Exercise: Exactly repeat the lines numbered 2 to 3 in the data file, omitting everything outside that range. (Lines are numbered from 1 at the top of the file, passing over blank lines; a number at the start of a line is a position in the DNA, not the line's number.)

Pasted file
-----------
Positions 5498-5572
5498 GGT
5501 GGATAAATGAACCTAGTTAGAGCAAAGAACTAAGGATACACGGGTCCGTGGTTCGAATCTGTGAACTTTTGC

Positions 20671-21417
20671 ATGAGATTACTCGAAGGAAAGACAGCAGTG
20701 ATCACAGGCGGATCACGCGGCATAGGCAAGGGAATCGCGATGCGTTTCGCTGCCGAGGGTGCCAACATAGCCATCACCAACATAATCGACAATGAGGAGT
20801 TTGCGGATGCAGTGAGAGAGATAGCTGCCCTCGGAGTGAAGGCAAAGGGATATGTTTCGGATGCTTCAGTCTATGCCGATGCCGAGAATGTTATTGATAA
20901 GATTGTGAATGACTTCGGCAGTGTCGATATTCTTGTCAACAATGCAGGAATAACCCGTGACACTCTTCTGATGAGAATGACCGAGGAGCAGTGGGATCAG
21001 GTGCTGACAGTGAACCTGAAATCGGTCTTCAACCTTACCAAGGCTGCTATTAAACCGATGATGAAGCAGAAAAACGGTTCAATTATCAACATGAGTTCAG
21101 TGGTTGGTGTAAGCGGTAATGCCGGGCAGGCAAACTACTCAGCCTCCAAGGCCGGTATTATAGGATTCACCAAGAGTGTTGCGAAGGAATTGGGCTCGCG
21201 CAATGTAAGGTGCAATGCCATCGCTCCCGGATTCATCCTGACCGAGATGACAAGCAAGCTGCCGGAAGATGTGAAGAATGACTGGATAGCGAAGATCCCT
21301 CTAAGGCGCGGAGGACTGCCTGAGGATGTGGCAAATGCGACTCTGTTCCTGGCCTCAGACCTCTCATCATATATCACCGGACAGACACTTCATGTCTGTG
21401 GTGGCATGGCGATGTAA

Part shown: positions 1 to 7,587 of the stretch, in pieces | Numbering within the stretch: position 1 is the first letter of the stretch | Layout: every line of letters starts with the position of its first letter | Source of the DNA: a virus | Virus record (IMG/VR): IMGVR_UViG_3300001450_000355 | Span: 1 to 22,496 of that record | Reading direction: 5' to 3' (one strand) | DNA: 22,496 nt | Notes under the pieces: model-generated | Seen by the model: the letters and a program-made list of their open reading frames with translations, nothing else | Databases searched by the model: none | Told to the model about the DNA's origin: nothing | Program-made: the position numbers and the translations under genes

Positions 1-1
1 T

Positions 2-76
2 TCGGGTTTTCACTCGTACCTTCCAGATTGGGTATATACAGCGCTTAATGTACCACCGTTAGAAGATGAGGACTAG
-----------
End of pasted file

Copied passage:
5498 GGT
5501 GGATAAATGAACCTAGTTAGAGCAAAGAACTAAGGATACACGGGTCCGTGGTTCGAATCTGTGAACTTTTGC